Santa Fe, a tourist-heavy enclave in the northern half where one can smell pine nuts roasting in the biting chill, somehow delivered Logical Nonsense to the world, who were grabbed up first by Very Small, then Alternative Tentacles, by the late 1990s. Their wall-of-noise and scum/thrash/grind/powerviolence is menacing and seemingly out-of-whack with the Polaroid picture, pueblo-lined nature of the city. Try the metallic “Death Approach.” One member later helped form Econarchy in 2013, a grind/hardcore unit known for releases like Economy Monarchy. Others in the 2000s, like Laughing Dog, bottled the grindcore method too.
On the southern tip, Las Cruces has been often overshadowed by its larger, West Texas sister city El Paso, which burgeoned with punk, from the Plugz and Rhythm Pigs to At the Drive-In. Often, lonely Las Cruces suffered brain drain, like the five punks who ventured north to Albuquerque in the mid-1990s to form the rockabilly-punk Jonny Cats, whose “Burning Rubber” 7″ (American Low Fidelity) is a pomade-drenched motorcycle classic. In recent years, Local Crap Records took up the slack in town, producing bands like The Casual Fridays and Homegrown Outlaws.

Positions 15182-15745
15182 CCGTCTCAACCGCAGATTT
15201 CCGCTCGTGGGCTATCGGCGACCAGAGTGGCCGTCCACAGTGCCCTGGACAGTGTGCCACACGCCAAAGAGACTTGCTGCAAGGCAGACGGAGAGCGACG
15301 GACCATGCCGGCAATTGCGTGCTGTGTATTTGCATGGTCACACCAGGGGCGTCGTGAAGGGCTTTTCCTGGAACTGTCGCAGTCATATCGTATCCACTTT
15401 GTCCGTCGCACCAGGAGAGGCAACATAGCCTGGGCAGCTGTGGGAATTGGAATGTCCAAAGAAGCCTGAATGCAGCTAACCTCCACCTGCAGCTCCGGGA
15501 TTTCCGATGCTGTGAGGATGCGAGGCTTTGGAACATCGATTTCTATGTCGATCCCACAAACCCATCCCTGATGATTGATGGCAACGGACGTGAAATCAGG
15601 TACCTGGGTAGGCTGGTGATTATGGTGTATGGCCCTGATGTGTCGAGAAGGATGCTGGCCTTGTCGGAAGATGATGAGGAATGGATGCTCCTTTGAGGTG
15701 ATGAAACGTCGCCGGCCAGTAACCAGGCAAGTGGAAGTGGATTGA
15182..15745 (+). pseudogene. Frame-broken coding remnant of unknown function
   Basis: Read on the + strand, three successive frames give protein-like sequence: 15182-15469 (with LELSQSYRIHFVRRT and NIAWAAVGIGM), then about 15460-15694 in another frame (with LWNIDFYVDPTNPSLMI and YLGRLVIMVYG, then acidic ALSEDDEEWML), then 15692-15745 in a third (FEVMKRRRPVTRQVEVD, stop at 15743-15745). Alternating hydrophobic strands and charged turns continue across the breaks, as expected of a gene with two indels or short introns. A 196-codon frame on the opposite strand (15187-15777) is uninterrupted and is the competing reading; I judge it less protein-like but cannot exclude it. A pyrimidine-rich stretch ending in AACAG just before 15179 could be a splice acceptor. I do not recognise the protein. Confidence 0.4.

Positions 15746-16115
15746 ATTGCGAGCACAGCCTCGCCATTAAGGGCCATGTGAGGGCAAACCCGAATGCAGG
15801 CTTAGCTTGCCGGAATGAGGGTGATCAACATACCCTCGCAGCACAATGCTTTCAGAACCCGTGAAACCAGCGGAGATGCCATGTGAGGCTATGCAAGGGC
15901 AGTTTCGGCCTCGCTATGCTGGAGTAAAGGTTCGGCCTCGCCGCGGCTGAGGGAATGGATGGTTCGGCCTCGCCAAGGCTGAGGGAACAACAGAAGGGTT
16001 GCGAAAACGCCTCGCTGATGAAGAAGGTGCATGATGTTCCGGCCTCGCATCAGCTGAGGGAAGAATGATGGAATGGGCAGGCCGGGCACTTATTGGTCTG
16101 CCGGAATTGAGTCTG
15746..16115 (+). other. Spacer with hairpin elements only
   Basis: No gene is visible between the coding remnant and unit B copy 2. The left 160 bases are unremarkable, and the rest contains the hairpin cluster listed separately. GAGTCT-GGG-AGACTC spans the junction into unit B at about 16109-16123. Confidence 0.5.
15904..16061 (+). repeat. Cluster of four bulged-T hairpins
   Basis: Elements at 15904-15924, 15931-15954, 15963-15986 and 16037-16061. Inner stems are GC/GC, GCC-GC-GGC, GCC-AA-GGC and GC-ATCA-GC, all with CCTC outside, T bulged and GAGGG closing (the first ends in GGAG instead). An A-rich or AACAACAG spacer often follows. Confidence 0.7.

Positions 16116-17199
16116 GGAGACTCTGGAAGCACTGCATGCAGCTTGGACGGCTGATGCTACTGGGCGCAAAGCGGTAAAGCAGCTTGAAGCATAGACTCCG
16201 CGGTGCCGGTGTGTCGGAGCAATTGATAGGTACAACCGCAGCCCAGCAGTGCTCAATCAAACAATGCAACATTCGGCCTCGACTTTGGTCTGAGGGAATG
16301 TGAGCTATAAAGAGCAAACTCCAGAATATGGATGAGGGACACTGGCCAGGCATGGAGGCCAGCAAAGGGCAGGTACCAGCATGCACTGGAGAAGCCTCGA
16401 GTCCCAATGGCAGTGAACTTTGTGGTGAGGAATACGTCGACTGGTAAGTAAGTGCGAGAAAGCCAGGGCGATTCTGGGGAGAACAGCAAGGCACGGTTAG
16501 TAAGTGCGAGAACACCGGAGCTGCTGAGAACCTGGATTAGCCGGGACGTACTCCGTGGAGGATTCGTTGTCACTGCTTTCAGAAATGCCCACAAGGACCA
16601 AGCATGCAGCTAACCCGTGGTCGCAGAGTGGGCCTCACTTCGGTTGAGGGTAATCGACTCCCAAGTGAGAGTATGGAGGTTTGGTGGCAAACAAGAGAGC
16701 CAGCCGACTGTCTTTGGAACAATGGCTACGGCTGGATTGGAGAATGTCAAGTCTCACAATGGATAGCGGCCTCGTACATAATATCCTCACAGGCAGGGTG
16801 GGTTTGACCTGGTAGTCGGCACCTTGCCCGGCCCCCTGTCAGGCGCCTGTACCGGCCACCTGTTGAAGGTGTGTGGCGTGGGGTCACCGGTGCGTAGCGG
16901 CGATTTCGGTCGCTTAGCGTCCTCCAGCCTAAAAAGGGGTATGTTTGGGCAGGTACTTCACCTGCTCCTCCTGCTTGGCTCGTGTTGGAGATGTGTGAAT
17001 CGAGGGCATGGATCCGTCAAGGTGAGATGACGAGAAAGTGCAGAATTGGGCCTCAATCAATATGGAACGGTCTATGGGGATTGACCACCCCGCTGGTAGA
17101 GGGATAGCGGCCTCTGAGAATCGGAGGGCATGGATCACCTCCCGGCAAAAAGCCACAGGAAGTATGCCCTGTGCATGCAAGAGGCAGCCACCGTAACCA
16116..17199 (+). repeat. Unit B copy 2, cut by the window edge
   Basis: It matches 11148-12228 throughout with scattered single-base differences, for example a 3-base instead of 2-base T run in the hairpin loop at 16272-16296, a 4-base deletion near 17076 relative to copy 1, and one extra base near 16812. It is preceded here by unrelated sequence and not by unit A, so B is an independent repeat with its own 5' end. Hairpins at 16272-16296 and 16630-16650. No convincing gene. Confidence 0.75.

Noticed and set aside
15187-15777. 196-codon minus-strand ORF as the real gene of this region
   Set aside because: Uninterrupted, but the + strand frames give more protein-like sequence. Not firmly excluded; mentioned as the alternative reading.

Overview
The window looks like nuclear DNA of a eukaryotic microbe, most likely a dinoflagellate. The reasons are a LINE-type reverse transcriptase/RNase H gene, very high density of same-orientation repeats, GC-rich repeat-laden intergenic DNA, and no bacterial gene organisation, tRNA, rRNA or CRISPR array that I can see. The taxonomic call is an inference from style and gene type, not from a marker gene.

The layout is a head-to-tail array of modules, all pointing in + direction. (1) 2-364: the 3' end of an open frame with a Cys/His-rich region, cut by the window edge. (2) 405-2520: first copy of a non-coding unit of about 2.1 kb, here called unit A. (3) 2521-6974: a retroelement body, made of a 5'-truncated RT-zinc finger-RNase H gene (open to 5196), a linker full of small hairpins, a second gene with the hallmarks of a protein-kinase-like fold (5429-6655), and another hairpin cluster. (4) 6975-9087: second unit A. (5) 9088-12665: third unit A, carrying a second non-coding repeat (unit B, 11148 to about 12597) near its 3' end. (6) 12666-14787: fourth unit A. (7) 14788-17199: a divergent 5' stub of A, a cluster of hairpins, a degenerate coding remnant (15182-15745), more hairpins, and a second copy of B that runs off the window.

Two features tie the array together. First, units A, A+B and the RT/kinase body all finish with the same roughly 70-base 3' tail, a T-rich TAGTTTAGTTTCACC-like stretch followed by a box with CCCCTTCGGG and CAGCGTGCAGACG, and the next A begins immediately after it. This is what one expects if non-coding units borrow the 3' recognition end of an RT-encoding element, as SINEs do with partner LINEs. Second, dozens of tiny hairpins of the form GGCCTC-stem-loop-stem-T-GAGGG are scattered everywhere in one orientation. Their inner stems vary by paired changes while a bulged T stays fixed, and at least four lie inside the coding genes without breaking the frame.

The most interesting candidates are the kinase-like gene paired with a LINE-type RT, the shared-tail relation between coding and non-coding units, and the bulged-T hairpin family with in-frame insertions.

For years, the underground music scenes clustered in Albuquerque, centered mostly around Central Ave. and the university neighborhoods, where cheap rent, dry bursts of oven-like heat, abundant diners and eateries, as well as armies of skittering roaches were the norm. Record stores like Mind Over Matter, Natural Sound, Bow Wow Records, and Drop Out Records became epicenters.
Meanwhile, rock’n’roll clubs offered cheap thrills, from small dives like collegiate Fat Chance, all ages Club 909, and the murky Dingo Bar, which booked the likes of Mike Watt, Unsane, God Bullies, and the Cows, to Golden West Saloon, which hosted road shows by the dozens, from Brainiac and L7 to the Dickies, Pegboy, and Jon Spencer. The sister venue to Golden West was the much larger El Rey, which held terrific nights of brazen underground rock’n’roll, like co-billed Jawbreaker and No Means No drawing 1,000 kids.
Unfortunately, the Golden West Saloon, in the hands of the Kathy Zimmer family since 1929, when her grandfather erected it, was ravaged by fire in 2008, after a linseed soaked rag in a plastic container spontaneously combusted, not long after the Business gigged there.
Such spaces nourished locals like Elephant. Not unlike the Pixies, they were a tight, dual-gendered, gravely rock’n’punk outfit that released two singles and an album on Resin Records, a start-up label that incubated a variety of acts, like Bring Back Dad, ALLUCANEAT, Treadmill, Flake, and more. In fact, Flake toured out West on occasion, opening for notables like Archers of Loaf, Rocket From the Crypt and Yo La Tengo. They also cut the tune “Deluca” for a split single with Henry’s Dress, for Omnibus Records, and the Spork EP for Science Project before renaming and rebranding as The Shins.
Meanwhile, Big Damn Crazy Weight, whose thudding, thundering “Tijeras” 7” (on Resin) recalls the era of Amphetamine Reptile, landed a single, “Mighty As Well,” that debuted on Sub Pop in Oct. 1992.